Our guests are Eddie Huesca of Fuerza/Puwersa (a migrant justice advocacy group); Drew Garvie of Young Communist League-Guelph; and Ryan White, a Toronto-based employment lawyer. In Part 1 they talked about the implications surrounding the recent re-imposition of visa requirements on people of Mexican and Czech-Roma descent. These requirements were implemented to specifically target individuals seeking refugee status in Canada and are intended to block the large flow of Mexicans and Czech-Roma people into Canada.
In Parts 2 & 3, discussion broadens into the larger context of the Canadian immigration system and its recent trends, looking at some important issues being faced by people working under migrant worker programs and non status people.
There’s no shortage of issues for migrating individuals who have little say over often-deplorable working and living conditions once in Canada. It’s important to continue to educate the public about the hardships these people face in Canada, and they seem to increase with the leadership of Jason Kenney (Minister of Citizenship and Immigration).
On July 13, 2009 Kenney effectively slammed the door on migrants and refugees from Mexico and the Czech Republic, building on the Conservative government’s horrible track record of regressive immigration policy and enforcement. The Canadian government announced that within 48 hours all Mexicans and Czech-Roma people coming to Canada would need (=are forced to apply for) tourist visas to enter Canada. This move will ruin the chances of an untold number of asylum-seekers fleeing racism, violence and persecution to live a life of peace and dignity in Canada. In stating that the refugee claims from these countries are “bogus and illegitimate”, the Conservative government has shown its contempt for the due process granted to claimants under the Refugee Protection Act, which is supposed to consider the individual merits of each case. Kenney’s strategy is to provide only one legal option for poor and working-class racialized migrants to Canada: entering Canada through exploitative temporary worker programs where participants are denied labour and democratic rights. These regressive policies are based on the view that immigrants only have value as economic commodities while their humanity is ignored.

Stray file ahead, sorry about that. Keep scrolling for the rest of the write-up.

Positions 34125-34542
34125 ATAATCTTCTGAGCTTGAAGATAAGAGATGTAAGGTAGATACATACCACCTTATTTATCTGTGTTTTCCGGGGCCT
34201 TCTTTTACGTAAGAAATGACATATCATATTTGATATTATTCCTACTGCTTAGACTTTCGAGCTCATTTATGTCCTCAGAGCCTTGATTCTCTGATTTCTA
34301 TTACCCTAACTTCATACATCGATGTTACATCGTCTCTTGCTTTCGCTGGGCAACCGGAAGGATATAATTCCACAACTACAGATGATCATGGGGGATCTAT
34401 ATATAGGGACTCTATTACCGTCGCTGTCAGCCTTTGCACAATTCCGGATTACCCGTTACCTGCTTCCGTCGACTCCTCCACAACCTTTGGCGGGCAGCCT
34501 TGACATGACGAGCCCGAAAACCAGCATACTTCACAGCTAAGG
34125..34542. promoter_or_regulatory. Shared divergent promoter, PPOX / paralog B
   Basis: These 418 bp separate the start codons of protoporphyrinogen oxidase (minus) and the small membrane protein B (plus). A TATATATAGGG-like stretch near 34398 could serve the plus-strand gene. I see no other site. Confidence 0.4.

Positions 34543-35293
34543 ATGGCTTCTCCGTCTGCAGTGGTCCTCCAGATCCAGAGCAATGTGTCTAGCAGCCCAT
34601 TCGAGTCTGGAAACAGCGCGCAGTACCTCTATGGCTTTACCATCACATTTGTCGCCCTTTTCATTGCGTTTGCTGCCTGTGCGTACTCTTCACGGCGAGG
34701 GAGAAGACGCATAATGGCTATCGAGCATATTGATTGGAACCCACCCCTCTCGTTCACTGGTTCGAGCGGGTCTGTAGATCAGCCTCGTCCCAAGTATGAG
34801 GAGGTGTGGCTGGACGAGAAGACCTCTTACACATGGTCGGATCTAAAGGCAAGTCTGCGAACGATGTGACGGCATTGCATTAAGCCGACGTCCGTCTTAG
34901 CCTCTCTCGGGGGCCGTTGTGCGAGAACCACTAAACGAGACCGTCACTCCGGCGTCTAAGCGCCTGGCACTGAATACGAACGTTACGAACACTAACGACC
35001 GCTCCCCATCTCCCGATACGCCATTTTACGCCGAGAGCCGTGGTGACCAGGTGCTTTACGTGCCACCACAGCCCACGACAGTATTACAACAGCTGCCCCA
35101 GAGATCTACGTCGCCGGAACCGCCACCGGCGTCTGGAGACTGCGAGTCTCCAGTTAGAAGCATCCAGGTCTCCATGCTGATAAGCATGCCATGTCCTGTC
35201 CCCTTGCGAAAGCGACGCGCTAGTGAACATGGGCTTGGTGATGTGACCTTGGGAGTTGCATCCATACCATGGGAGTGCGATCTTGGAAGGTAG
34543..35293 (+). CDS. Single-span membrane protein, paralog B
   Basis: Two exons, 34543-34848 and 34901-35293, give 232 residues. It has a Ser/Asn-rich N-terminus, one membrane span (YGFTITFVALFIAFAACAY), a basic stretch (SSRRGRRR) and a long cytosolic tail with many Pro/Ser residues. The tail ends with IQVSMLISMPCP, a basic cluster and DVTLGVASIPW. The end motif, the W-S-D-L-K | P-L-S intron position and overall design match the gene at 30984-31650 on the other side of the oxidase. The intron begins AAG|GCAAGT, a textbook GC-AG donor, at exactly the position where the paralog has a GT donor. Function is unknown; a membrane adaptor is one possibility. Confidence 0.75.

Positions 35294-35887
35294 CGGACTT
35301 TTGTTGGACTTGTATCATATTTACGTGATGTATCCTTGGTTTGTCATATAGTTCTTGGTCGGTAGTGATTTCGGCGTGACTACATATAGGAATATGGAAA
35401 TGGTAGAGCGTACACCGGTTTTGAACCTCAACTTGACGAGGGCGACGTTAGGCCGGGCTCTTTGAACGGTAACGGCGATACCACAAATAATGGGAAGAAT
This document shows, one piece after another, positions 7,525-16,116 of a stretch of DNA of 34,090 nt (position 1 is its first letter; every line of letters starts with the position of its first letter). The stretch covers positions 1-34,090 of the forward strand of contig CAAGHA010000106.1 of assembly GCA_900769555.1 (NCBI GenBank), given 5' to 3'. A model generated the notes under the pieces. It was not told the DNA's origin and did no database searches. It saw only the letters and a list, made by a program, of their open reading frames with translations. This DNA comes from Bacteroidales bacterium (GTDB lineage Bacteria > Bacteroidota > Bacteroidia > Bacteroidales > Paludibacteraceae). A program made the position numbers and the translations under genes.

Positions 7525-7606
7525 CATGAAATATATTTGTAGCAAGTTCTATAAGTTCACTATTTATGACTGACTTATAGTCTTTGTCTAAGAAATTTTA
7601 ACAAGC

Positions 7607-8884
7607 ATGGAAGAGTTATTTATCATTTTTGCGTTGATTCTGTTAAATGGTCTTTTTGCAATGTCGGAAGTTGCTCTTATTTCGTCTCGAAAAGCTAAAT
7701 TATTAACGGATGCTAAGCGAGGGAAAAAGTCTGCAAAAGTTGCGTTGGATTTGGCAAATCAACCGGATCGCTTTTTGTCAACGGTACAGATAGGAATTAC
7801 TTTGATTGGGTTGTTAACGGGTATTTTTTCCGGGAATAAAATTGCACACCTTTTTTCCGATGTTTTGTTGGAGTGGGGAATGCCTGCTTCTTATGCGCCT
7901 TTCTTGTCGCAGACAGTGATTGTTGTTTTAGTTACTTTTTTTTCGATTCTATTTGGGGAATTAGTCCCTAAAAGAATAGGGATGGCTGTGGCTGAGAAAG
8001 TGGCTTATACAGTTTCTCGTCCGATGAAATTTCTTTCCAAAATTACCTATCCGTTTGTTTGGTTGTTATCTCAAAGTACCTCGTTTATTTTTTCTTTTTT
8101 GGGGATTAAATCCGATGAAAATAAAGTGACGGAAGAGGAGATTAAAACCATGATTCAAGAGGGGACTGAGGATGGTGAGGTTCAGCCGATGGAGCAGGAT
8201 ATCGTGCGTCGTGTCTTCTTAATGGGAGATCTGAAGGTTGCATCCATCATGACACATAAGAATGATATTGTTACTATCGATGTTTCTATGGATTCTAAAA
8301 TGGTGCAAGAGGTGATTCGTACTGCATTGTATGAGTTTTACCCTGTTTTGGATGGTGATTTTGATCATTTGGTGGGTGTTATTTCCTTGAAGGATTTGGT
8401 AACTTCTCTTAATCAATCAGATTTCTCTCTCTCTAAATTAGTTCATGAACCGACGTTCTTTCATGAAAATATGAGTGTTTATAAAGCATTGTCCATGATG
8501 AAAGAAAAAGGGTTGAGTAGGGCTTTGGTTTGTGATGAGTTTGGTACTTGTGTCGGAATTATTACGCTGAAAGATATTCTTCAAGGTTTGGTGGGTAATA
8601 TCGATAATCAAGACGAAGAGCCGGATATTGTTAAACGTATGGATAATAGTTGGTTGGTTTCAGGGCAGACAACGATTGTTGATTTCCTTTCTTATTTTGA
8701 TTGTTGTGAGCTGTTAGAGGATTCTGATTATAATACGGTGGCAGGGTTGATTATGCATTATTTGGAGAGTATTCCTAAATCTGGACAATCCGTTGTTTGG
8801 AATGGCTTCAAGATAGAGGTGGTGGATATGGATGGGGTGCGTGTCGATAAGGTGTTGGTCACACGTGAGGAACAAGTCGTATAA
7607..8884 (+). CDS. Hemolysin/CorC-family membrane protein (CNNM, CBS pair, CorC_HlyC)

Kenney was able to make this move by his use of the arbitrary and centralized powers granted to him by Bill C-50, which was passed under general condemnation by immigrant communities last year. Under that law, the Minister of Immigration is now able to set quotas on the category of person who can legally set foot in Canada. This includes setting quotas on countries of origin. Setting quotas represents a critical shift in Canadian policy toward exclusionary legislation that has precedents in the Chinese Exclusion Act of 1923, the Order in Council of 1911 prohibiting the landing of any immigrant belonging to the Negro race, and the "None is too many" rule applied to Jewish refugees fleeing Nazi-occupied Europe during the Second World War. Recent moves by the Conservative government have been steps back towards these racist policies and many critics are drawing parallels between Kenney's efforts to limit refugee claims to the "None is too many" strategies of the past.
This is self-serving in the extreme, since our government continues to ignore the serious human rights abuses that many people face in Mexico and Czech Republic and doesn't want to actual discuss or spend any money on addressing such abuses within our refugee system. Unfortunately this is not out of character for these guys.
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